In Los Angeles, as elsewhere in this country, fear of enemies in our midst — be they Communists, trade unionists or foreign terrorists — too often has led to violations of the privacy of law-abiding Americans. Given that history, civil libertarians and members of the Muslim community were right to press the Los Angeles Police Department to ensure that a program designed to detect possible terrorist activity doesn’t cast suspicion on individuals whose only “offense” is to exercise their right to free speech or belong to a particular ethnic or religious group.
The result is an amended set of guidelines approved by the city Police Commission for the handling of “Suspicious Activity Reports.” Though the new guidelines don’t go as far as the American Civil Liberties Union would like, they make it less likely that police will record the identities of persons whose conduct is neither criminal nor reasonably suggestive of possible terrorist connections. That’s an important step forward.
So-called SARs are controversial because they are not limited to criminal activity; they can also be filed if a person behaves in a manner that, while legal, may be suspicious — such as abandoning luggage in a railway station or taking photographs of a power plant.
The new policy reaffirms that racial profiling has no place in documenting suspicious activity, provides for regular audits of the SARs program and proposes a community advisory board to help ensure against abuse. The policy advises officers against reporting activity generally protected by the 1st Amendment “unless additional facts and circumstances can be clearly articulated that support an officer’s or agency’s determination that the behavior observed is reasonably indicative of criminal activity associated with terrorism or other criminal activity.”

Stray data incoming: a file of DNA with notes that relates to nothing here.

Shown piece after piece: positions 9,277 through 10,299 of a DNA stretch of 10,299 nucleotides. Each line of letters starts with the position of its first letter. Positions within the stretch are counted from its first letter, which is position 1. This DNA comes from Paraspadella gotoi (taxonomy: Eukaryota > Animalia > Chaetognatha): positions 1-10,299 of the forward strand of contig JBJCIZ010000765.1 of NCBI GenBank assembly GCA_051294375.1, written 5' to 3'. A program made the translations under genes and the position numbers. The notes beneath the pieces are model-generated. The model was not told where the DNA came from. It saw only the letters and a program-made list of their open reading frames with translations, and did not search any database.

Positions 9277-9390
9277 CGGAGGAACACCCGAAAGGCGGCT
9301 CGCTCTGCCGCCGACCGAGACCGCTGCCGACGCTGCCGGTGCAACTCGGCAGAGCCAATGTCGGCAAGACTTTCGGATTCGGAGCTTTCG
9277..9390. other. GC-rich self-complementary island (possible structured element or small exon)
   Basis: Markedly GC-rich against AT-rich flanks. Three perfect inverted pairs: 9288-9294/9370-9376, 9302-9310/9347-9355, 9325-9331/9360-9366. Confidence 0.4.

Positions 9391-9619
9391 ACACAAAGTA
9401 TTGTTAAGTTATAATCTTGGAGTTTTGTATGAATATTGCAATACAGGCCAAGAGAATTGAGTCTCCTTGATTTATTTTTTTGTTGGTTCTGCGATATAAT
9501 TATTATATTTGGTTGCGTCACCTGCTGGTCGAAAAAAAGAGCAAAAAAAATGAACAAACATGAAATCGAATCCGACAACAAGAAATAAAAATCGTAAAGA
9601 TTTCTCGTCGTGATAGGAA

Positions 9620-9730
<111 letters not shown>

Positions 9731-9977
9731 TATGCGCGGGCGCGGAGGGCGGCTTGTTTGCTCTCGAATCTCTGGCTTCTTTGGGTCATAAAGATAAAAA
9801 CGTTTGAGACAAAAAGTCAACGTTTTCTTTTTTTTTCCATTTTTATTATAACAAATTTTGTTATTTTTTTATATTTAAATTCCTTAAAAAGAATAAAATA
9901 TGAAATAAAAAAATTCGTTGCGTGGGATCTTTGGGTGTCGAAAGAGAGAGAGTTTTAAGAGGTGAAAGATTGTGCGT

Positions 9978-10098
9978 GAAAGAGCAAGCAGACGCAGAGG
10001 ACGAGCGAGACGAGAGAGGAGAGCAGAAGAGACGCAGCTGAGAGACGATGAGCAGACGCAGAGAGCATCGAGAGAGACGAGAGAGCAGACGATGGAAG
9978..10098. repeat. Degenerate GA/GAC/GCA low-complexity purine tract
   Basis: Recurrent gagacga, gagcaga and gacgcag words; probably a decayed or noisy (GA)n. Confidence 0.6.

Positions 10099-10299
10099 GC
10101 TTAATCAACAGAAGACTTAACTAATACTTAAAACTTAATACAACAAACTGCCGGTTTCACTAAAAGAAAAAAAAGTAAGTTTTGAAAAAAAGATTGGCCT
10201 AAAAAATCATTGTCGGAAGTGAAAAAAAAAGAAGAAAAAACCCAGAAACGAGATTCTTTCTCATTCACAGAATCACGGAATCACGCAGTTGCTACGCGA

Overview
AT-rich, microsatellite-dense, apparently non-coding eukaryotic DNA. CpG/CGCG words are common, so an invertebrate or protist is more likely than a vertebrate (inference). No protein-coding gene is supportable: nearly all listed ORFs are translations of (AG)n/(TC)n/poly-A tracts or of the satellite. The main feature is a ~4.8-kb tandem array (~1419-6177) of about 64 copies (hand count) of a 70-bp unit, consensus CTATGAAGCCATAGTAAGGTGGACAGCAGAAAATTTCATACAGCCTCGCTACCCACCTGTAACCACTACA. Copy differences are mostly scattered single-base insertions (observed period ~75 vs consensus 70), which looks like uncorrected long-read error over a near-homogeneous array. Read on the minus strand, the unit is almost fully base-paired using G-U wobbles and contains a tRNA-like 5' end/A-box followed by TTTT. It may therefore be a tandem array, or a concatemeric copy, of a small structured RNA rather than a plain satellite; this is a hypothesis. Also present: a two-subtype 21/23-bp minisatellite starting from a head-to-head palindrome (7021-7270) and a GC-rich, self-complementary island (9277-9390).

WASHINGTON — House Democrats on Thursday urged the New York Police Department to purge its intelligence databases of information gleaned from its clandestine spying on Muslim neighborhoods.
They also criticized the Obama administration for offering tepid responses to questions about whether it endorses such tactics.
Rep. Keith Ellison, D-Minn., the first Muslim elected to Congress and one of the lawmakers who introduced the resolution, said he understood the political difficulties the White House faces in wading into a debate over racial profiling and national security.
“But transformational leadership is about standing up and doing the right thing,” he said.
Dozens of lawmakers have been asking the Justice Department for eight months to investigate the NYPD’s tactics and determine whether they are legal. Assistant Attorney General Thomas Perez, the top civil rights official at the department, has not answered questions about the matter. His spokeswoman has said attorneys are reviewing the requests to investigate.
Lawmakers introduced a resolution Thursday calling for an end to NYPD programs that infiltrated mosques and monitored even innocent conversations in cafes and bookstores. Muslim business owners were included in police files, even with no allegations of wrongdoing.